know your meat cuts! (beef & lamb edition)

Summer is over and you might have put away your grill, but that doesn’t mean you can’t enjoy delicious cuts of meat made from the comfort of your home kitchen. These detailed butcher charts from The Cook and the Butcher break down the best cuts of beef and lamb for whatever recipe you’re keen to make!

Summer is over and you might have put away your grill, but that doesn’t mean you can’t enjoy delicious cuts of meat made from the comfort of your home kitchen. These detailed butcher charts from The Cook and the Butcher break down the best cuts of beef and lamb for whatever recipe you’re keen to make!

The following terms are based on more universal primal cuts, large sections of beef that are then cut by the butcher into individual steaks and roasts. Understanding the nature of the primal cuts will help you decide what cut to buy for the dish you are planning. Do you know the difference between a rib-eye steak and a chuck eye steak? Well, now you will!

Beef


Chuck The muscular shoulder section, source of chuck steak, chuck roasts and stewing beef, all tougher cuts are best cooked by moist methods such as braising or stewing. Chuck roast makes the best pot roast. Ground chuck, a common type of ground beef, has a high proportion of fat, a robust flavor and makes juicy hamburgers.

Foreshank Sold cubed or cut into bone-in slices, best suited for stewing, braising or making stocks.

Rib The meat nestled between the rib bones is flavorful, juicy and tender. Rib cuts include flavrful rib-eye steaks for broiling or panfrying, short ribs for braising, and tender rib roasts and rib-eye roasts for oven roasting. A standing rib roast is a truly grand cut of beef, reserved for special occasions.

Brisket Cut into flat or pointed half briskets, which are often cured and simmered as corned beef. Briskets may also be braised.

Plate Source of short ribs and stew beef for braising and stewing, as well as ground beef. The inner muscle is sometimes sold as skirt steak, the traditional cut for fajitas. Good for braising, broiling and grilling.

Short Loin Source of the finest steaks, T-bone, porterhouse, club, top loin, tenderloin (also known as filet mignon), fillet and strip. Tenderloin cuts, from the bottom of the section, are considered the finest cuts of beef. Tenderloin roast are wonderful for roasting or broiling.

Flank Source of lean flank steak, for braising, grilling, and stir-frying, and ground beef.

Sirloin Source of sirloin steaks for broiling or roasting, as well as ground bef. Ground sirloin falls between ground chuck and ground round in terms of fat content and has a rich beef flavor.

Round Source of round (or rump) roasts for braising, broiling, or grilling, as well as ground beef. Ground round is extremely lean but a little tough. Top round is the most tender part of this beef section.

 

Lamb


Neck Meat from the neck section, rich in flavor but tough is most commonly sold as ground lamb for lamb burgers or casseroles.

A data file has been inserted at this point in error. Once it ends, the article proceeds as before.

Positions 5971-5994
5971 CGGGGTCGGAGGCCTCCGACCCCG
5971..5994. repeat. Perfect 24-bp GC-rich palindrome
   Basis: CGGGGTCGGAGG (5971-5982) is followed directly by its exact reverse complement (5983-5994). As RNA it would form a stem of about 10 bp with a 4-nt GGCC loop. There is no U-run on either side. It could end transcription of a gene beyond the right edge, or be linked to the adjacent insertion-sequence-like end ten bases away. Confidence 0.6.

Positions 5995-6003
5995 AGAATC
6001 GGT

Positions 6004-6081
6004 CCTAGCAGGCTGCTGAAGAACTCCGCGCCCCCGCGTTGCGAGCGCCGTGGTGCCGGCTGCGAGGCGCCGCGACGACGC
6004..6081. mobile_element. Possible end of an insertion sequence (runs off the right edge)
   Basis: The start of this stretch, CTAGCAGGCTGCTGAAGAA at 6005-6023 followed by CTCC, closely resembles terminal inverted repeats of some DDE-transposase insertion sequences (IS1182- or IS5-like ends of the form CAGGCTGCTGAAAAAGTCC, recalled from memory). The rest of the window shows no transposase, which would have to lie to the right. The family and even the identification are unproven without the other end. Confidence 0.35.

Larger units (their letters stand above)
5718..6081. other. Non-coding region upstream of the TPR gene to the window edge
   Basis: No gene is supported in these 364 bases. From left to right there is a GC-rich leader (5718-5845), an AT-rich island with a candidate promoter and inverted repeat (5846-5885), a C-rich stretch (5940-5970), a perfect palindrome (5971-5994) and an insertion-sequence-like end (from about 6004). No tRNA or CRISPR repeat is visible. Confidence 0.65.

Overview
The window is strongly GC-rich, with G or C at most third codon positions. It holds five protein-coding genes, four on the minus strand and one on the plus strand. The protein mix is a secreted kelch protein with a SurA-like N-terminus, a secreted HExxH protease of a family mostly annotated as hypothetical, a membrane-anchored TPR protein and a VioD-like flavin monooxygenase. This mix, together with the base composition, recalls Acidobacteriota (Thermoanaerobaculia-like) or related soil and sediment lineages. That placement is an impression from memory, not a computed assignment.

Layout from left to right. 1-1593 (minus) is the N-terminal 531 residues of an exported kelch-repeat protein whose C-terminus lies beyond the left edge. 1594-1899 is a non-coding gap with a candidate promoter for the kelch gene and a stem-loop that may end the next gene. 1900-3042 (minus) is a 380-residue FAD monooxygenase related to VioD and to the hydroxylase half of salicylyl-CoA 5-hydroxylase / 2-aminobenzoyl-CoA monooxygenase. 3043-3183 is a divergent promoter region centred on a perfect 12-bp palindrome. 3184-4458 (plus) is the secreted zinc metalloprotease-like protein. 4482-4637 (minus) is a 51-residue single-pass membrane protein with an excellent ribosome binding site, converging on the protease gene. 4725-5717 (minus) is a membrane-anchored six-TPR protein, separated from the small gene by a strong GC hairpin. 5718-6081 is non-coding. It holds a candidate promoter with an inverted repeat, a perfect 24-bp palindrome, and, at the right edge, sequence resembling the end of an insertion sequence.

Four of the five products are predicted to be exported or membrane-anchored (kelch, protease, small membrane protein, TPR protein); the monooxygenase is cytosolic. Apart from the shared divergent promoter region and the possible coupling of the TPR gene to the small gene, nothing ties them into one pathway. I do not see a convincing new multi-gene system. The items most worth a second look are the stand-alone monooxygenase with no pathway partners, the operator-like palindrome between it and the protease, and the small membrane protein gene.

Shoulder This large cut contains firm, flavorful meat streaked with a moderate amount of fat. It yields shoulder chops for grilling or broiling; cubes of stewing meat for braising and kabob meat for grilling; ground lamb; and convenient rolled boned roasts for roasting or braising.

Rib With its tender, rich meat, the rib section is one of the better sections of the lamb. It yields rib chops for sauteing, broiling or grilling, as well as the whole roast composed of the chops left intact, known as rack of lamb or, when formed into a circle, a crown roast. For the best flavor, use high heat to roast, broil, or grill racks of lamb just until they are done medium-rare or medium.

Loin and Flank Little-used muscles in the loin make for some of the most tender cuts of lamb. The loin is the source of compact tenderloin and loin chops, best broiled, grilled or sauteed, as well as whole loin roasts, often boned and tied. Tough but flavorful flank meat is most often sold ground

Saddle The lamb’s saddle portion contains the tender, well-marbled sirloin, which may be roasted whole or cut into sirloin chops and steaks for grilling, broiling or sauteing. For grilled kabobs, chunks of boneless sirloin are ideal.

Leg The firm, flavorful leg meat may be roasted whole or cut into cubes for kabobs or stew. If buying a bone-in leg, look for a French-style of three-quarter leg of lamb, with its upper pelvic bones removed, allowing for easier carving. Boned, butterflied and marinated, a small leg is succulent when grilled or broiled.

Shanks This is the lower section of the leg. Hearty, economical and full flavored, the tough shank meat requires long, gentle braiding. A few hours of gentle simmering will result in rich, moist, spoon-tender meat. The small, lean foreshank is usually braised as an individual-serving cut. The hind shank may be cut into think, crosswise slices, or it may be boned and cut into stew meat for slow braising.

Breast This thin cut runs along the belly. The fatty, flavorful meat, with its many tiny rib bones, may be boned and cooked whole by braising, which results in tender meat, or it may be cut up and braised or grilled as lamb riblets. The breast is also sold ground for making grilled lamb burgers.

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